When officers from the Directorate of Criminal Investigations (DCI) drove away from the home of Nandi Senator Samson Cherargei, elected representative in cuffs, one could not but wonder why the despicable shadow of suspected incitement continues to hover over Kenyan politics.
Cherargei, summoned by DCI to record a statement and expected to appear in court before August 21, is not the only politician to have been arrested this year alone, on suspected incitement charges.
With his arrest on August 20, he joins a seat in the dock, already occupied by Starehe MP Charles ‘Jaguar’ Njagua who in June also saw the insides of a remand prison after he was arrested. His alleged crime seemed to be remarks made that were deemed to be inciting Kenyans against foreign nationals living within the country. This, in other words, can be construed to constitute xenophobia.
Jaguar, a rapper and a first-time parliamentarian, was eventually released on a Ksh5,000 cash bail pending the hearing of the case.
At the same time, Kakamega Senator Cleophas Malala, former Sports Cabinet Secretary Rashid Echesa, Matungu MP Justus Murunga and Mayoni MCA Libinus Oduor were also summoned in May and questioned over allegations of incitement and mobilising youths linked to the gangs in the sub-county of Matungu.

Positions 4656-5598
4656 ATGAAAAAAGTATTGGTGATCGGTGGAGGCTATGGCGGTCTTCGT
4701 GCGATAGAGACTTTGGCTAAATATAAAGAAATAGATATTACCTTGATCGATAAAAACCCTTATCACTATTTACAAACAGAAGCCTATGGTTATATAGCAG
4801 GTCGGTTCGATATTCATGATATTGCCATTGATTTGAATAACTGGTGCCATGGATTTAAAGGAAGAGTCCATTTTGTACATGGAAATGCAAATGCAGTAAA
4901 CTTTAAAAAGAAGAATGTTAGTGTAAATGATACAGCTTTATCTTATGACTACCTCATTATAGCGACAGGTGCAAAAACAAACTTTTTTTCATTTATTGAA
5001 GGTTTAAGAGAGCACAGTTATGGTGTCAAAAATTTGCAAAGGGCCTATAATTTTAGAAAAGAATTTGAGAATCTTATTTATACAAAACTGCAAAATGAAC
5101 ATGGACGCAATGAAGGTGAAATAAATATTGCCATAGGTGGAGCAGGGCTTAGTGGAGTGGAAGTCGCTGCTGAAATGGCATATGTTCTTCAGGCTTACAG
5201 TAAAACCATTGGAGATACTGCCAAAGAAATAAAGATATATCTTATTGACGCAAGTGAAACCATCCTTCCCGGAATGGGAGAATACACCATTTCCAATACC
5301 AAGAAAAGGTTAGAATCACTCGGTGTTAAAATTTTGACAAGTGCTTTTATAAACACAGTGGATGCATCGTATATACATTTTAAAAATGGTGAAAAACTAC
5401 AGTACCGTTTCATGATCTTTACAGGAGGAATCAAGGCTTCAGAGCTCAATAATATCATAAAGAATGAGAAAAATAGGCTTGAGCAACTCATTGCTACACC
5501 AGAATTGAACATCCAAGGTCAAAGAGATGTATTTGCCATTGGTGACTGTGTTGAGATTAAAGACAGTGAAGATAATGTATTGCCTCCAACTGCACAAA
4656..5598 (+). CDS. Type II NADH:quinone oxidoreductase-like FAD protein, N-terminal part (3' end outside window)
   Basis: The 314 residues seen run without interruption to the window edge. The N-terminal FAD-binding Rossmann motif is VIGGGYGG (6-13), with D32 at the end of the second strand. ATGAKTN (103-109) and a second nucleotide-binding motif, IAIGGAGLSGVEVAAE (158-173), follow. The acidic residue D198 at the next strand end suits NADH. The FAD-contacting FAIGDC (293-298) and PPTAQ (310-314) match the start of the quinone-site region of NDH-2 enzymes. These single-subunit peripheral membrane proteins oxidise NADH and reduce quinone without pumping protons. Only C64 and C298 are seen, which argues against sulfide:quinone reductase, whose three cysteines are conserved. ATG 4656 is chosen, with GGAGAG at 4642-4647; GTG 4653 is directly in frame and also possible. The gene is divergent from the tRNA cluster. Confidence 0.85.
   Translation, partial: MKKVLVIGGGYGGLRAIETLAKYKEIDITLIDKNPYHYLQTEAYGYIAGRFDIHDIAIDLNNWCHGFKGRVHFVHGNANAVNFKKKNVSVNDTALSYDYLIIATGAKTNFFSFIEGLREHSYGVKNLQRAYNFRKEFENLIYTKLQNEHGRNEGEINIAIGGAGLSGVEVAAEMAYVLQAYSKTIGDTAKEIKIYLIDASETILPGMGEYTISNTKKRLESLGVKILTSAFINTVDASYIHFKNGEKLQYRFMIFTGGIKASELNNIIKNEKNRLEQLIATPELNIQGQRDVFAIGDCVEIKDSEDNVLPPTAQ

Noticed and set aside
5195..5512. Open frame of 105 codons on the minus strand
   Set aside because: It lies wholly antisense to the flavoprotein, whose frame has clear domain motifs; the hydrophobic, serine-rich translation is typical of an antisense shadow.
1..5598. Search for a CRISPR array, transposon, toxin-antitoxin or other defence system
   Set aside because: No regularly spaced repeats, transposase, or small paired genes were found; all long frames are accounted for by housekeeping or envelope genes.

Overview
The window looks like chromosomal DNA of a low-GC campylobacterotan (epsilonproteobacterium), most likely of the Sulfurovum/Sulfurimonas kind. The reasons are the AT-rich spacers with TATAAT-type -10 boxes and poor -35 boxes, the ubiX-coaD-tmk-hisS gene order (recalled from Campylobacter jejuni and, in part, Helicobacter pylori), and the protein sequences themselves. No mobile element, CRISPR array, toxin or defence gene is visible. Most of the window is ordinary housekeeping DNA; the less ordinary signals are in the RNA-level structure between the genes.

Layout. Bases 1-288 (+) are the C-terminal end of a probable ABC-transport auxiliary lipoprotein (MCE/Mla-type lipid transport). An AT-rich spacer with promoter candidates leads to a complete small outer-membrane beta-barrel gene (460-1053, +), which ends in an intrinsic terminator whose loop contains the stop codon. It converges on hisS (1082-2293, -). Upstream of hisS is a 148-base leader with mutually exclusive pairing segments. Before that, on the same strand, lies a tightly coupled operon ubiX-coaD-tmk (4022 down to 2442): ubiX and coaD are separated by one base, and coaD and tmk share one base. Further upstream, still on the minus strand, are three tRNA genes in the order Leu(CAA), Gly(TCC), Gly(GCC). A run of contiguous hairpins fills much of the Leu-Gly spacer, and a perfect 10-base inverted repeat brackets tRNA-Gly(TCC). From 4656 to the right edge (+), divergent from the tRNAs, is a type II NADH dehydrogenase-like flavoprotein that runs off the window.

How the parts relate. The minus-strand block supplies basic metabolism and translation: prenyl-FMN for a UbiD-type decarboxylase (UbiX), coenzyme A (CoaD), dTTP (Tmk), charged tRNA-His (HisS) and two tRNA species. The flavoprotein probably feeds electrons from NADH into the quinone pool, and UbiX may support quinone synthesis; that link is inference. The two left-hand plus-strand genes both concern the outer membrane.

The four would later be released after the Office of the Director of Public Prosecutions (DPP) directed that investigations into the alleged incitement were incomplete and that evidence was insufficient.
For Cherargei, his arrest comes on the back of statements made during the funeral of Dominic Choge. At the ceremony, Cherargei is shown, in clips to be warning unspecified action to individuals who would be against the Deputy President William Ruto in his 2022 bid. The due process will now take place but it remains to be seen what Cherargei’s fate is.
Incitement Amid The Kenyan Constitution
The fact that all this has happened this year points to a problem, whether real or perceived, that exists within the political atmosphere. At the same time, it could signal the extent of the protection of speech that is guaranteed in the Kenya constitution.
In the 2010 Constitution, free speech and freedom of expression is guaranteed; but with caveats. In article 33, the supreme law of the land says in part, “The right to freedom of expression does not extend to … hate speech, incitement to violence, …”
Application of this law could be why the Nandi Senator is not alone in facing suspected incitement allegations.
Regardless, it leaves Kenya’s politicians in the position where they have to check themselves while making utterances to the public. The rise in action against suspected incitement means that if a problem exists, the DCI’s pointing gun may yet indicate the way to a cure.